reconciling things

“Allow it all to happen: beauty and terror…” Rilke

Recently two of my young children pooled their money and ordered long desired Lego sets from Amazon. They read the estimated date of delivery and immediately started counting down the days. Every day they said, “Mom, just X more days!” I knew to what they were referring without them having to say so.

As the window of delivery arrived they asked if they could check the mail. It was 7AM. No, honey, the mail has not arrived. It’s too early.

Now can we check them mail?

No, it’s only 10AM. The mail has not been delivered yet.

Now can we check the mail?

Still no. I mean, you can check, but it is not here yet.

And so it went all day long. They sat on the stairs with the best vantage point of the mailbox. Waiting, expecting, any minute now. Every time I passed them on the steps I had to walk around them and step over them as they waited with so much anticipation.

But the toys did not arrive the first day of the estimated window. They were bummed. But, surely tomorrow! Tomorrow they would arrive. And the whole thing was repeated on day 2. At one point I got a little exasperated. “Guys! Waiting by the window will not get your packages here any sooner. Go do something productive!” Reluctantly they decided to play outside probably because 1) they didn’t want me assigning them a chore and 2) they could spy on the mailbox outside without annoying me.

On day three of the estimated window I came home from running errands and they said, “9PM! We had [big sister] check Amazon for us. It will be delivered by 9PM! Can we stay up?!”

By dinner time that night they were assembling their Lego sets in full joy. The long-awaited toys had arrived earlier than 9PM, although later than the first day expected. But their delight was not at all diminished. Obviously they felt the packages were worth the wait.

I have been thinking about this, because I am so much like my kids. I asked my Father for some things. I have hope for delivery of some promises. I am antsy. I check that mailbox every day, multiple times a day. When, Lord? When will I see these things? I am impatient. The anticipation is so overwhelming. I wonder daily how long the Lord will have me wait. But maybe, like me, he is about to say, “Waiting by the window will not cause things to arrive any sooner. Go do something productive.”

Impatience or Longing

Do you think Jesus was ever impatient? I mean, he embraced humanity to the fullest. Does that mean he was ever impatient? Is impatience the grave fault I sometimes feel it is or is it a part of being human? I don’t know, but I do know that Jesus experienced longing, which maybe is the virtuous side of impatience. In Matthew 23:37 Jesus looks over Jerusalem and expresses his deep longing to gather together all the children of God the way a hen gathers together her young. And in Revelation 22, the Spirit AND the bride say, “Come!” As I wait by the window of my life yearning for the Spirit, maybe the Spirit is also yearning back, both of us saying, “Come already! How long must we wait?”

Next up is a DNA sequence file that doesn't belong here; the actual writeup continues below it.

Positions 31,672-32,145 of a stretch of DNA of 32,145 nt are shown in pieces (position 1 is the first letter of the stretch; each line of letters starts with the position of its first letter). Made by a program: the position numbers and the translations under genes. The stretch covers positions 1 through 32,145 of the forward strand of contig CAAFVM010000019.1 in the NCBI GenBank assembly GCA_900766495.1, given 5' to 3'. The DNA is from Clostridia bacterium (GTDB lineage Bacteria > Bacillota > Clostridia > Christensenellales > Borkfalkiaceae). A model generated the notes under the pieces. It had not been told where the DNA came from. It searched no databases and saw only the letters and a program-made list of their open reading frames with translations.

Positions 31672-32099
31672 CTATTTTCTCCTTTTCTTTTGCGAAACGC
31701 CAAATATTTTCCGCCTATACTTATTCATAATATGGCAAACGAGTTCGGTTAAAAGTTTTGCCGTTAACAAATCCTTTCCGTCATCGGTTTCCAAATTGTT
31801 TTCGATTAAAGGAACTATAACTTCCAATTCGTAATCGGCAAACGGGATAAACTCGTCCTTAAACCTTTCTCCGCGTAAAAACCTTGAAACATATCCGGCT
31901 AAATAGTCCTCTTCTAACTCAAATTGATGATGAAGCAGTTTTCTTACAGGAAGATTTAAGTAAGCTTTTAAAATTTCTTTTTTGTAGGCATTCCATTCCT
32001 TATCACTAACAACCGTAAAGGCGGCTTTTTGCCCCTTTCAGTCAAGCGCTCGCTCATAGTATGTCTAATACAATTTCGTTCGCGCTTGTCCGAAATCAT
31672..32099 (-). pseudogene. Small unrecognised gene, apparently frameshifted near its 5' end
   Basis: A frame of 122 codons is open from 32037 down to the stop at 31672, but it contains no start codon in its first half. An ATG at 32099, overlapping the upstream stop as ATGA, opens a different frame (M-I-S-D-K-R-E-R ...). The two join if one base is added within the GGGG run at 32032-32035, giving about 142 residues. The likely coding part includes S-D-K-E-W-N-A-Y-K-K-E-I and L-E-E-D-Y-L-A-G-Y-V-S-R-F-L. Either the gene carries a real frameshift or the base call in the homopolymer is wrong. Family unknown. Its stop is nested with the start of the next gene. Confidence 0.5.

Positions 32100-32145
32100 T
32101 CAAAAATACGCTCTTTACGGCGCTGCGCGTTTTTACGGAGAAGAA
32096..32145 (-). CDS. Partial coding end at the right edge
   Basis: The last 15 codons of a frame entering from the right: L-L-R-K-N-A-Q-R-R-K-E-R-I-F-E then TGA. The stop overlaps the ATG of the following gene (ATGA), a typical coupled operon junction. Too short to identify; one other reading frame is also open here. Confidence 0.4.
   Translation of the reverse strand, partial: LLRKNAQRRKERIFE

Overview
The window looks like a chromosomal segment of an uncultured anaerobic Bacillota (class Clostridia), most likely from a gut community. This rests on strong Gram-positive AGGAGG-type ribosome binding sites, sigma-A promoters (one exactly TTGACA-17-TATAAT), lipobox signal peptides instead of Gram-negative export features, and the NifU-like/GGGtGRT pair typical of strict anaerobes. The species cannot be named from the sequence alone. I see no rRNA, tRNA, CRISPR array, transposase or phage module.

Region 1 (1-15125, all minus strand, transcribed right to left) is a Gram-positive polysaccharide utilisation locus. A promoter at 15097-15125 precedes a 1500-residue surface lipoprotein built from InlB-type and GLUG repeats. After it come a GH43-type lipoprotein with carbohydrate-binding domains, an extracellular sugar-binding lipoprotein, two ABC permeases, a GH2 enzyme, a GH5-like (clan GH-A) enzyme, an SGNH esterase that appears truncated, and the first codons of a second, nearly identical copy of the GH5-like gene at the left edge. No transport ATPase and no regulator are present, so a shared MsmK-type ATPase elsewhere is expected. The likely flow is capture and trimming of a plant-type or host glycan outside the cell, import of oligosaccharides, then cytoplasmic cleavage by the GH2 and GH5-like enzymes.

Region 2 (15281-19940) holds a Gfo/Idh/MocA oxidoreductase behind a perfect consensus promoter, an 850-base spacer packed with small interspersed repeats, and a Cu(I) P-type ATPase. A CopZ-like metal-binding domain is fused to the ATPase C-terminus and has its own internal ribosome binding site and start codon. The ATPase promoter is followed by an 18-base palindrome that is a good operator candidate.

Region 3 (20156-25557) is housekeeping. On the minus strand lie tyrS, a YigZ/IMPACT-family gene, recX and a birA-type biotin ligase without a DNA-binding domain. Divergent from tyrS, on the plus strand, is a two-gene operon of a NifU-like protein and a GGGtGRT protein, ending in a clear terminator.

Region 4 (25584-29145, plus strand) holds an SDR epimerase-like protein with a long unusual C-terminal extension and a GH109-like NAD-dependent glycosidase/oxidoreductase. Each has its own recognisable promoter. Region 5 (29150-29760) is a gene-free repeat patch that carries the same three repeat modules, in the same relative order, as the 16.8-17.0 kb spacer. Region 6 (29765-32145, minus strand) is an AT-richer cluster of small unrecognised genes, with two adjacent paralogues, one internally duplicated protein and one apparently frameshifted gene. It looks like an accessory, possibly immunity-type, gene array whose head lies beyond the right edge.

I don’t know much. I am less a theologian than a mystic. All I know is that I feel that I wait on the edge of revelation at the same time experiencing so much of God’s goodness that I can have no complaints. There is a fine line between childish impatience and holy longing for God’s perfect will.

While Waiting

When and how God works his will is actually not under my control, no matter how very hard I find myself wishing (which is not exactly praying). No matter how I press my face against the glass and strain my eyes for signs of delivery, I cannot will movement any more than my boys could as they waited for the mailman.

It comes down to what we do while we are waiting. Do I waste time sitting on the steps, looking futilely into the future? Or do I keep busy, do I get ready, do I find people to love and serve, do I cultivate the gratitude necessary in these moments of uncertainty?

The elephant in the room of my heart is always, “What if the promises never come?” The fathers of our faith speak from ancient times, “All these died in faith. They did not receive what had been promised but saw it and greeted it from afar and acknowledged themselves to be strangers and aliens on earth, for those who speak thus show that they are seeking a homeland. If they had been thinking of the land from which they had come, they would have had opportunity to return. But now they desire a better homeland, a heavenly one. Therefore, God is not ashamed to be called their God, for he has prepared a city for them.” (Hebrews 11)

I’m waiting. But I’m keeping busy. But I get distracted and waste time fretting. But then the Spirit calls me back to hope. So I wait. So I keep busy. Until I get distracted.

In all this cycle God remains steadfast, faithful, good. He waits with me.

Even so, come Lord Jesus.

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